African leaders, politicians, business people and civil rights activists are gathering in Cape Town this week for Africa’s World Economic Forum and Africa’s investment climate is expected to be discussed.
Under the theme “Then and Now: Re-imagining Africa’s Future”‚ the 25th World Economic Forum on Africa will convene African and global leaders from government‚ business and civil society to take stock of progress over the last 25 years.
They are also expected to share insights on the present landscape and identify innovative approaches to accelerate inclusive growth while bringing about sustainable development in the future.
The participants include vice-presidents‚ prime ministers‚ former heads of state and government‚ ministers as well as chairmen and CEOs of global companies‚ the Presidency said in a statement.
A report to be presented to the conference by international investment company JLL says Africa sits at the centre of many corporate growth strategies.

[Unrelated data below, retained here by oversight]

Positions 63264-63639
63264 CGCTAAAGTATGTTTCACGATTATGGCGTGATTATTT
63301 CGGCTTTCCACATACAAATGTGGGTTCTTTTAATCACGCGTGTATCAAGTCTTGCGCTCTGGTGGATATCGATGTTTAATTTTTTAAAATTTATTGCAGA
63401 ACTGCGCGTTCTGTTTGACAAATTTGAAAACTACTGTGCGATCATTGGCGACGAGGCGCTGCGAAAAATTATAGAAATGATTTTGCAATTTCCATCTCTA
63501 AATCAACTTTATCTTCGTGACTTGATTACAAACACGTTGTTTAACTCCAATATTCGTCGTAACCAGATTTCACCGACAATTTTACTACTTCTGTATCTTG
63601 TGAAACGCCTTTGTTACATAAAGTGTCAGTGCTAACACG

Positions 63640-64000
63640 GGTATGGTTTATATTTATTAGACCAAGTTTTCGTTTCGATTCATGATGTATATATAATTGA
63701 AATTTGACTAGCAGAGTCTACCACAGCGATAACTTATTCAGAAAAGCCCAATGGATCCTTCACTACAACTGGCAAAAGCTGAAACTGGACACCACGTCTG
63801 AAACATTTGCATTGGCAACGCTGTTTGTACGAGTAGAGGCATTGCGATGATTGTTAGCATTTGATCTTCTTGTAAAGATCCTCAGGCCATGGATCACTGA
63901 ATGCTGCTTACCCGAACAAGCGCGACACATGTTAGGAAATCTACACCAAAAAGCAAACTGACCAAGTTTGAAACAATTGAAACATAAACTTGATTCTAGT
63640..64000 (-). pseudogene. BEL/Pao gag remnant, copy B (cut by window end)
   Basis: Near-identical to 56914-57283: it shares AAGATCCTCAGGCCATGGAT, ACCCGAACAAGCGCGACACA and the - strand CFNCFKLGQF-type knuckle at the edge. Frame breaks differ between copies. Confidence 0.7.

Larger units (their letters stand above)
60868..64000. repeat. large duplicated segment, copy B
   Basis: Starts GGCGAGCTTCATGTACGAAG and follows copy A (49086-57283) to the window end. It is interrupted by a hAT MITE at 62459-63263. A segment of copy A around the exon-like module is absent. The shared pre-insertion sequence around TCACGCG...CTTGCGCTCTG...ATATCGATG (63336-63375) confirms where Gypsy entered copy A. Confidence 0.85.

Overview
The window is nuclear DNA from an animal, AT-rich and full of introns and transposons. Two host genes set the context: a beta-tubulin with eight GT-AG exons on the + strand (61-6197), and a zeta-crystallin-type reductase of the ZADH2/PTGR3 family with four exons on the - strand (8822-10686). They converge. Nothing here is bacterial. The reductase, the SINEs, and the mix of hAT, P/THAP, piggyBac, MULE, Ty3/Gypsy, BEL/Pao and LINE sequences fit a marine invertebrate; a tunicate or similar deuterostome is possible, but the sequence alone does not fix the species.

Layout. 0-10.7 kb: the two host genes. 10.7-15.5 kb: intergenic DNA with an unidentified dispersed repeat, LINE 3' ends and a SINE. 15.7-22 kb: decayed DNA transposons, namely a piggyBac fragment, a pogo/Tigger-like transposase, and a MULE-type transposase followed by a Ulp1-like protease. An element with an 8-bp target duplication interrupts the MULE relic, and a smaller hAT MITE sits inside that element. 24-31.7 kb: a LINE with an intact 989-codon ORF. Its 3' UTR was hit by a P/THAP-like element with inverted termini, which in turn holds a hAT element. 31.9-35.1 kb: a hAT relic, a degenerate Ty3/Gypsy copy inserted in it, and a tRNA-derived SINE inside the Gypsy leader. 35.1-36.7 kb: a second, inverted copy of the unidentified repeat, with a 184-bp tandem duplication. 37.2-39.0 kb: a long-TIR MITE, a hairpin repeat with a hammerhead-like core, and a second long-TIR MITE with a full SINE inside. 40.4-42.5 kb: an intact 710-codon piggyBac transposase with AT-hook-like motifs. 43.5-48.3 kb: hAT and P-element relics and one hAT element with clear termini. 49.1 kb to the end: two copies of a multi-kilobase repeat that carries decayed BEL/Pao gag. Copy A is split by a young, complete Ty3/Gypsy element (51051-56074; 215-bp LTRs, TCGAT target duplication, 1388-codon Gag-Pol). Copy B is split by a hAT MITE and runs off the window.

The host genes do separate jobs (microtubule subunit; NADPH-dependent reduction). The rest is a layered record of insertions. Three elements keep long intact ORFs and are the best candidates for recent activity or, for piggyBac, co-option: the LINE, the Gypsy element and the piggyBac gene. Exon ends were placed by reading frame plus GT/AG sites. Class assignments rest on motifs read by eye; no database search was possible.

“Over the past decade and a half alone, Africa’s economy has grown nearly three percentage points faster than global GDP,” the report notes.
“Fuelled by an influx of FDI (foreign direct investment), rapid urbanization and an emerging middle class, African countries, including Mozambique, Zambia and Ethiopia, are forecasted to grow at a faster rate than many other emerging economies.”
It points out that while mining, oil and gas remain a focus in Africa for overseas investors, business services now top the FDI sector list, followed by manufacturing and sales, marketing and support industries.
Retail and construction also feature in the top 10 amid a surge in response to the demands from urbanization and consumer spending.
In addition to some 90 senior government officials – including South Africa’s President Jacob Zuma – the meeting will also draw a record number of representatives from 83 leading international companies.
Beyond the issues of markets and development, the conference will feature sessions on critical subjects such as migration, combating terrorism and harnessing Africa’s informal economy.